Perhaps the entire question comes down to impact. In a perfect world, each member of a team would be compensated and recognized proportional to the contribution he or she makes to the company’s bottom line (if you’re in a company that measures success strictly on financial results). Managers and engineers would each contribute based on their strength and expertise – managers on their ability to build, organize, and motivate a team, and engineers based on their ability to creatively solve critical, high-value problems.
I recently chatted with the manager of an engineering consulting company who claimed that an “excellent” engineer had a real value approximately forty times that of a “good” engineer. When I asked if he maintained such a differential on compensation, he replied that the success of his business was based on hiring only “excellent” engineers in the first place. If that’s true, he should do whatever he can to hang onto those people.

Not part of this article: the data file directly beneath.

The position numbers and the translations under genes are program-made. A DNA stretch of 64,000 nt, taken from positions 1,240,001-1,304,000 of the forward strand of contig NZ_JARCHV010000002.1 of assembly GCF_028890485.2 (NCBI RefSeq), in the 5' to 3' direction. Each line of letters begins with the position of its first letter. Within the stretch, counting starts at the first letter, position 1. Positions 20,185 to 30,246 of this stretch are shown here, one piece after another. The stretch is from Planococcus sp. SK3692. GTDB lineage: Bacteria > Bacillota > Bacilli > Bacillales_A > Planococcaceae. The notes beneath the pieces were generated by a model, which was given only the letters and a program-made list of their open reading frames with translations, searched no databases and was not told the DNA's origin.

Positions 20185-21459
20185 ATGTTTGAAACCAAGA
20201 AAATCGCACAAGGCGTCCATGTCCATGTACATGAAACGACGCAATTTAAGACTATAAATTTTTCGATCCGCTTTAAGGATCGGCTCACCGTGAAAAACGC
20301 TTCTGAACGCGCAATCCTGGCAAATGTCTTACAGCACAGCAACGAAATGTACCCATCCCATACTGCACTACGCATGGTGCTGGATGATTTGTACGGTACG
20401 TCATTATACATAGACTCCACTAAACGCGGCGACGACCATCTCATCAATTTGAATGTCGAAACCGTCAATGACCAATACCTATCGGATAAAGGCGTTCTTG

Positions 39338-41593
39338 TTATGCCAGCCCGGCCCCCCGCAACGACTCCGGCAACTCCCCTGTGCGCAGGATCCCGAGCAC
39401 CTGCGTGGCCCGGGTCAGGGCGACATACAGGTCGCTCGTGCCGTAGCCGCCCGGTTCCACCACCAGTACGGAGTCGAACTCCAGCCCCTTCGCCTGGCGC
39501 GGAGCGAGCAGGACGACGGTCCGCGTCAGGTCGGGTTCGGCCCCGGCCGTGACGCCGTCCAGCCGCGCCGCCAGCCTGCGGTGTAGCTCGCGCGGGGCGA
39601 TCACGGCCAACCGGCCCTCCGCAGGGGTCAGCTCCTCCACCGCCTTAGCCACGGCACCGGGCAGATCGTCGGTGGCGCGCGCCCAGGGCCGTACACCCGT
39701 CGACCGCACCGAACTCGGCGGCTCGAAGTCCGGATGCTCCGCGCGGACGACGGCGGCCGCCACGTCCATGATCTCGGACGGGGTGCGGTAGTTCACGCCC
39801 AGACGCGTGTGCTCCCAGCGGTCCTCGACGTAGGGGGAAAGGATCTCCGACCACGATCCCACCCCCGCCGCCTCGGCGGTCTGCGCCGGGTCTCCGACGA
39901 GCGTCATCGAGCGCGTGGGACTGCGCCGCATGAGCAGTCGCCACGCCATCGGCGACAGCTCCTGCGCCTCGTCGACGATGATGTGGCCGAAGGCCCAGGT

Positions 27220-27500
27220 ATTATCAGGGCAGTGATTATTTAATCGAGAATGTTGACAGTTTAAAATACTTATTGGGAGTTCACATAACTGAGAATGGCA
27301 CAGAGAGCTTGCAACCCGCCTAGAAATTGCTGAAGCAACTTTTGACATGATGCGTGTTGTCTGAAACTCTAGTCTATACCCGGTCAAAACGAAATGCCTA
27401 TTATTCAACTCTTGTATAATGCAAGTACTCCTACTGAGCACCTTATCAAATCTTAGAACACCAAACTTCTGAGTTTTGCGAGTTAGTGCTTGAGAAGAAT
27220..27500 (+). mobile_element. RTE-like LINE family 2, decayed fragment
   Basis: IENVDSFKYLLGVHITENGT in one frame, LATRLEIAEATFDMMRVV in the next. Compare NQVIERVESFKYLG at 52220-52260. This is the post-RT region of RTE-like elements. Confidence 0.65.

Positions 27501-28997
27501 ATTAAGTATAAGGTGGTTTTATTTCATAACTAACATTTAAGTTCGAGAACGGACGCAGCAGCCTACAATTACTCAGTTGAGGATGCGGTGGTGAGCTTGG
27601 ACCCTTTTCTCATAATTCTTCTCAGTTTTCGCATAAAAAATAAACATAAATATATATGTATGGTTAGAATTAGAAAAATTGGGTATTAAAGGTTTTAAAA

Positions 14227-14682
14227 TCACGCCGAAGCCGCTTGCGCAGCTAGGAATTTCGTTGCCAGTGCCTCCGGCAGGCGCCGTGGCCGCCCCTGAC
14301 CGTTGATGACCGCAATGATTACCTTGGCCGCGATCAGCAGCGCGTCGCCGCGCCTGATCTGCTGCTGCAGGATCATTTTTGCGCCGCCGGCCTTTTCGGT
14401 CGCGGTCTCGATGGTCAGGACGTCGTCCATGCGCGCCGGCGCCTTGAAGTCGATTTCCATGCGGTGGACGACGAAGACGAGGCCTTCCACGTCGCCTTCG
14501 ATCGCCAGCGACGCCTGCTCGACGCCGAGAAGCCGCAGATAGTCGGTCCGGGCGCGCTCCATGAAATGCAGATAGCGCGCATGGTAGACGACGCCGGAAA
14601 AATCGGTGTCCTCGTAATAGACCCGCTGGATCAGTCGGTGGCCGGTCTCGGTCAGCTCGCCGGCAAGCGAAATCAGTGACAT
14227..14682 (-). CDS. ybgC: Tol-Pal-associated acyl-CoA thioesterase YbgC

Another company I knew had no title hierarchy at all. Every professional employee got the same base salary and had the same basic title. Differential compensation was determined by the distribution of a pool of money that varied with company performance, and each individual’s variable pay was determined by peer-review of their contribution for the last period.
I also once worked with a manager who said he believed that each employee’s salary should be printed on his door plate – right below his name. His theory was that this would promote a sort of accountability not seen in today’s system. If each person entering your office had his expectations set by the number on the door, you’d probably do your best to justify your rate. Until that day, however, we’ll just have to live with the current system.